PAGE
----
Secrecy was critical to swap for Bergdahl, officials insist

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WASHINGTON -- Obama administration officials told lawmakers that Sgt. Bowe Bergdahl's life could have been in danger if details about a covert operation to swap him for five Taliban detainees had been divulged, a senior administration official said Thursday.

The disclosure came as the administration sought to tamp down bipartisan anger in Congress over its decision to conduct the prisoner exchange without first notifying lawmakers, as required by federal law.

"The senators were told, separate and apart from Sgt. Bergdahl's apparent deterioration in health, that we had both specific and general indications that Sgt Bergdahl's recovery -- and potentially his life -- could be jeopardized if the detainee exchange proceedings were disclosed or derailed," the official said in a statement.

Administration officials earlier had cited concerns about Sgt. Bergdahl's declining health, and the conflicting narrative provided at a closed-door briefing Wednesday night for all 100 senators raised more questions among some members of Congress.

"Remember what they said in the first place: They were doing this because of health reasons," said Sen. James Risch, R-Idaho. "Now, they're backing away from that, and they've got a new reason. That would cause one to question whether or not that is a legitimate claim or not."

But the senior administration official, speaking on condition of anonymity because of the deal's sensitive nature, said Sgt. Bergdahl's health after five years in captivity was a factor in deliberations.

"Our judgment was that every day Sgt. Bergdahl was a prisoner, his life was at risk, and in the video we received in January, he did not look well," the official said. "This led to an even greater sense of urgency in pursuing his recovery."

Sen. Chuck Grassley, R-Iowa, called upon the administration to release the legal analysis for not notifying Congress within 30 days of transferring the detainees, saying, "The possible return of these individuals to the battlefield is a matter of high interest to members of our military and the American people."

Some Democrats, including Alaska Sen. Mark Begich, said they believed that the administration acted as it deemed necessary.

"I think timing was everything, and I think it was important to get him out of there," he said. "What's more important is that we recovered military personnel that was captured by the Taliban, and we'll take it from there."

From Brussels, where he was meeting with European leaders, President Barack Obama defended the deal, saying he would make "absolutely no apologies" for seeing that a U.S. service member was returned to the United States.

The president made no mention of a threat to Sgt. Bergdahl's life, but reiterated concerns about his health, saying, "We had a prisoner of war whose health had deteriorated, and we were deeply concerned about, and we saw an opportunity and we seized it. And I make no apologies for that."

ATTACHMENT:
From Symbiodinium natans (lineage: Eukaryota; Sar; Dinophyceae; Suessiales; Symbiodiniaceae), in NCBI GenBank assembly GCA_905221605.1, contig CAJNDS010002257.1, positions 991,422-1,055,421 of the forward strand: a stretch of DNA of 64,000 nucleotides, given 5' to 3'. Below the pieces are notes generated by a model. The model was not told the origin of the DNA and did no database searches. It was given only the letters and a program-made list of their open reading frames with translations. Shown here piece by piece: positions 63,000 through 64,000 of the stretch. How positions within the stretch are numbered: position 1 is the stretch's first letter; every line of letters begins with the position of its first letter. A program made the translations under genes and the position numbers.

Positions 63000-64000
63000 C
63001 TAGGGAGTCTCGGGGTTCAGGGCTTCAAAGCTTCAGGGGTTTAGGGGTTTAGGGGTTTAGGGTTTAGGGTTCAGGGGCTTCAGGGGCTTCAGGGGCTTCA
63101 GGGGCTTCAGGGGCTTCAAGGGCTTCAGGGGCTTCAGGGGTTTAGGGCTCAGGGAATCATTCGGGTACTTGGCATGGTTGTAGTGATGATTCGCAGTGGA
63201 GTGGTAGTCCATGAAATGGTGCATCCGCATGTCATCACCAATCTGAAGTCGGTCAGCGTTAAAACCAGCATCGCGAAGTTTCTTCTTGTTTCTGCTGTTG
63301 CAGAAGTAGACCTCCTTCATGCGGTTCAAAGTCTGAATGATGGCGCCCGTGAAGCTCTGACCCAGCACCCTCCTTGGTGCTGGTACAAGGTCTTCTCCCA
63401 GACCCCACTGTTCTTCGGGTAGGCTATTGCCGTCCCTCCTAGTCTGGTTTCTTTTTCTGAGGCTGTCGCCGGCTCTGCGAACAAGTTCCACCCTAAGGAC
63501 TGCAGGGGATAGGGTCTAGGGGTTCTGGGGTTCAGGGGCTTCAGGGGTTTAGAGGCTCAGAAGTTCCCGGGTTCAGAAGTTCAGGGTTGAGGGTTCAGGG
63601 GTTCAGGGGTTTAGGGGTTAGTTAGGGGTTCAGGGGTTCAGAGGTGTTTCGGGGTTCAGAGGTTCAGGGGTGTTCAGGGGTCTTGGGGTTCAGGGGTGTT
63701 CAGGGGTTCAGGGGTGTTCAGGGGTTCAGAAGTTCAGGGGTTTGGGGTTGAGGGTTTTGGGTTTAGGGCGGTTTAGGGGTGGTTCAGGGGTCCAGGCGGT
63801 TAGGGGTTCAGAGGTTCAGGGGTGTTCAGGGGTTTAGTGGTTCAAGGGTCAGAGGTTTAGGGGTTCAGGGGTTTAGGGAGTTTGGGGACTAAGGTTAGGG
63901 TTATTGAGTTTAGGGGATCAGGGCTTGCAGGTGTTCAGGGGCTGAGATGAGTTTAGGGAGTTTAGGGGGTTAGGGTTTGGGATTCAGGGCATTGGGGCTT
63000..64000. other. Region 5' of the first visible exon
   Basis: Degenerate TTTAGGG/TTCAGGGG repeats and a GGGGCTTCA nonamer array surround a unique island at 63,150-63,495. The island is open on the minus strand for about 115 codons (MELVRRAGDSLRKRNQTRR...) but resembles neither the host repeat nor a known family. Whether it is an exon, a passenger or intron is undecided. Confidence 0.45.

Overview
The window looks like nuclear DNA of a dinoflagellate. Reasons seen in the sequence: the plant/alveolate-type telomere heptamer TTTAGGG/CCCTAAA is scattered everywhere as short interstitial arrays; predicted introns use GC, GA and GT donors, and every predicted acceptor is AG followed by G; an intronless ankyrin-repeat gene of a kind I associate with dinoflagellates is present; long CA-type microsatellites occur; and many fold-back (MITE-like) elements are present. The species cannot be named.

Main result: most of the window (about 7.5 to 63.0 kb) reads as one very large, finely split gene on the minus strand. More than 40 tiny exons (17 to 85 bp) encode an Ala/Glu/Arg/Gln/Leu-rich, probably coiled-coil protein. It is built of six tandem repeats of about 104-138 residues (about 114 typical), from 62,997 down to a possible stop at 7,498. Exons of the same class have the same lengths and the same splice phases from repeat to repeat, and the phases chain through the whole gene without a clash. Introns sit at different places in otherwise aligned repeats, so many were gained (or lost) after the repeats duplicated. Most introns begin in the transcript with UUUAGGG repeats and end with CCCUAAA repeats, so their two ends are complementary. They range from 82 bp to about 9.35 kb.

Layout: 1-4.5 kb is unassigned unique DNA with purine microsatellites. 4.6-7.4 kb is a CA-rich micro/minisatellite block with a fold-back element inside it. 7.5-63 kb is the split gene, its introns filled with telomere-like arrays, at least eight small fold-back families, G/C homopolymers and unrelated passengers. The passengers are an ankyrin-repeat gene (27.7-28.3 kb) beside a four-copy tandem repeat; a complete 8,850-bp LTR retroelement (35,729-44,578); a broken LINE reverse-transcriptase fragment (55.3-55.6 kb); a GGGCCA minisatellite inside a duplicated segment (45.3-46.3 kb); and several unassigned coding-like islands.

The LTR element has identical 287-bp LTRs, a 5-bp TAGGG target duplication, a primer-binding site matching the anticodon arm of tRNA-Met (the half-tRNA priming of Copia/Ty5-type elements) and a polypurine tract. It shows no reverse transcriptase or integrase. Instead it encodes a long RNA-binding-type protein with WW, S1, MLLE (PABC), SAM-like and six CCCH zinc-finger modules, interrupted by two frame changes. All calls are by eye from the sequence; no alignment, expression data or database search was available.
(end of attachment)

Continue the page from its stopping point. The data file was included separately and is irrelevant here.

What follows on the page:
Mr. Obama said the administration had briefed Congress earlier on similar deals to free Sgt. Bergdahl and contends that it is not bound by the requirement that it notify Congress if it plans to transfer Guantanamo detainees.

"Because of the nature of the folks that we were dealing with and the fragile nature of these negotiations, we felt it was important to go ahead and do what we did," he said.

The decision has infuriated members of Congress -- even some who had earlier pressed Mr. Obama to do whatever he could to secure Sgt. Bergdahl's release.

Mr. Risch said people outside the administration "have real reservations about what was given in order to get," and said that although he wanted Sgt. Bergdahl out of Taliban custody, "that doesn't mean you're willing to do anything. You have to weigh the consequences of this."

Also sparking anger are claims by his fellow soldiers that Sgt. Bergdahl went AWOL on June 30, 2009, before his capture by Taliban rebels, and that his disappearance may have led to other casualties. Some have also criticized the administration for hosting Sgt. Bergdahl's parents in the Rose Garden to make the announcement.

But Mr. Obama said: "It was important for people to understand that this is not some abstraction. This is not a political football. You have a couple of parents whose kid volunteered to fight in a distant land, who they hadn't seen in five years and weren't sure whether they'd ever see again."

He noted that as commander-in-chief, he was responsible.

"I get letters from parents who say, 'If you are, in fact, sending my child into war, make sure that that child is being taken care of,' " Mr. Obama said. "And I write too many letters to folks who, unfortunately, don't see their children again after fighting a war."

Mr. Obama said the release upholds a "basic principle" that the United States doesn't leave its military behind.

The release of Sgt. Bergdahl comes as the administration has long sought to close the offshore detention camp at Guantanamo Bay, Cuba.

Sen. Angus King, I- Maine, said there is a "reasonable legal argument" that the five detainees -- held as enemy combatants -- would have to be released when the United States ends combat operations in Afghanistan at the end of the year.

"Under the law of war, when hostility ceases, enemy combatants have to be released," Mr. King told CNN. "There's a reasonable argument this may have been the last chance to get Bergdahl where these [Guantanamo] guys had true value to us as a negotiating tool, because if they had to be released anyway, we'd be in the same situation without Bowe Bergdahl home."


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